Amyloidosis is a group of diseases in which one or more organ systems in the body accumulate deposits of abnormal proteins. It can cause heart, liver and kidney damage which can result in death.
The condition recently claimed the lives of former Braves first baseman and 1984 first-round Draft pick Drew Denson at the age of 48, as well as the father of the founder of Issues Concerning Athletes, Erica Brooks.
"The charity this year is very dear to my heart," Brooks said. "It's really important to get people to understand what the symptoms are, to get them checked and have awareness. That's my goal."
The event was emceed by former D-backs play-by-play announcer Daron Sutton, who was honored to be a part of the activities.
"It was important for me to educate myself on this rare illness that a lot of people battle through," Sutton said. "To have [Erica] grab the reins of this thing [and say], 'We know it's a disease that affects 3,000 people in the Unites States that have been diagnosed annually. We want to help those who lost their lives like my father.' That's what touched me the most."
The players involved in Saturday's event were touched by Erica's story, as well, and were eager to help the realtor that assists them in finding homes in Arizona for Spring Training.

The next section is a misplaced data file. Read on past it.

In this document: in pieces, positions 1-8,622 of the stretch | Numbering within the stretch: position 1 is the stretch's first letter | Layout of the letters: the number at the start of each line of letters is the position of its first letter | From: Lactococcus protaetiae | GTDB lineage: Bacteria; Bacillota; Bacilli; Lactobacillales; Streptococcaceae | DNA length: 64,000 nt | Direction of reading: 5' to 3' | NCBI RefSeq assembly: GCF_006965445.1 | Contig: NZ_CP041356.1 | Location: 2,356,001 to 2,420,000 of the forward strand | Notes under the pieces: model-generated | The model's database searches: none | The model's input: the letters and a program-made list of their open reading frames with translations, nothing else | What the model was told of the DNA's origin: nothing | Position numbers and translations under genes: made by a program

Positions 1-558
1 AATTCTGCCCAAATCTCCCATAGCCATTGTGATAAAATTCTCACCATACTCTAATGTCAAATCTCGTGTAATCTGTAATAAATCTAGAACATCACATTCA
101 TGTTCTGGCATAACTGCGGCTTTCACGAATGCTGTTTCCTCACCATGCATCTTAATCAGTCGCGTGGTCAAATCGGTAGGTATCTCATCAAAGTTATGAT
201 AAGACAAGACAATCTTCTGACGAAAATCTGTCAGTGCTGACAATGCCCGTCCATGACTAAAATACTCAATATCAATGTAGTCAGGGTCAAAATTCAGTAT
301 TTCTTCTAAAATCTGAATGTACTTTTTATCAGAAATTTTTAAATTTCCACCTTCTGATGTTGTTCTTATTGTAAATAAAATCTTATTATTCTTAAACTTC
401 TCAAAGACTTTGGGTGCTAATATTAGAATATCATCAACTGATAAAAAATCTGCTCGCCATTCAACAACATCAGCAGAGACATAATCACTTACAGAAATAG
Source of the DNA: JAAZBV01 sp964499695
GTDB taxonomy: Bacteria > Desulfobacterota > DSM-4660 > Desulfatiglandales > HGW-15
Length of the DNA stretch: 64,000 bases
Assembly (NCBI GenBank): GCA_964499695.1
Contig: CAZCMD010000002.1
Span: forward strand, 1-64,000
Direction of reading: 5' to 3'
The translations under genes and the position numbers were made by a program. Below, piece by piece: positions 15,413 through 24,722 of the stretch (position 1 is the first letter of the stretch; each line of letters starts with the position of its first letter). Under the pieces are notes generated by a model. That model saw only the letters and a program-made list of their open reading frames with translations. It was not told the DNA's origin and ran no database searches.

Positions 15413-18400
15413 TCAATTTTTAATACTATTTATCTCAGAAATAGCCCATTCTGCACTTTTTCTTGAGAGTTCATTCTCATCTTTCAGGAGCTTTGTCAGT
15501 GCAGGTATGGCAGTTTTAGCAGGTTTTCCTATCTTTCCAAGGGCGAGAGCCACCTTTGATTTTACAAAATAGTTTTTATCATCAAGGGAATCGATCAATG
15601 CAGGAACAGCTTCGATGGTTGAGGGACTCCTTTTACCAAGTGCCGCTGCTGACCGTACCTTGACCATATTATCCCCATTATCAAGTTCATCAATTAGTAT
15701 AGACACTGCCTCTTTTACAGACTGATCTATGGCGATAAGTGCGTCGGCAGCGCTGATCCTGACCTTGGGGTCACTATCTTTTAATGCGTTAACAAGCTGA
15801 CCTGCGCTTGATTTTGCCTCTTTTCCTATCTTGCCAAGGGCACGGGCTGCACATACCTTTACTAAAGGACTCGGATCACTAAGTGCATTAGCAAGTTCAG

"I did it last year and I saw how good of a crowd they had for such a great cause," Giants pitcher George Kontos said. "It was an honor when they asked me to do it, and I was glad to come back and do it a second year."
After the toasts to those who lost their battle with Amyloidosis ended, the players entered an unfamiliar realm -- masquerading as bartenders for the night.
"This is awful, I'm terrible at it," Cubs outfielder Ryan Kalish joked. "I panic every time somebody talks to me."
Others struggled with more than just making the drinks.
"I'm short," White Sox outfielder Adam Eaton said. "Hardly anybody can see me behind the bar."
Some players had a bit more success -- Padres pitcher Casey Kelly, in particular.
"It seems like Casey has been doing this for a little while," Reds outfielder Billy Hamilton said. "I come here and don't know what to do, but he starts right away and I'm following him a little bit. It seems like he's got it down pat."
Once the players got the hang of it, they were serving drinks like pros and began to look at the event in a broader context.
"It's about life being short and enjoying everything," Kalish said. "Whenever we talk about people dying, you've just got to enjoy each and every day -- not look too far ahead or too far behind, stay really present in the moment."
While it was not a night for statistics, the folks at Baseball Prospectus playfully pondered how analytics could be used to determine which player was the best bartender.
"Whoever puts the most alcohol in the drink, that would be the stat," Baseball Prospectus prospect writer Chris Mellen said.
In the end, Saturday's event was a combination of reflection and recreation -- raising money for a charitable cause, while professional athletes gained a new respect for their local bartender.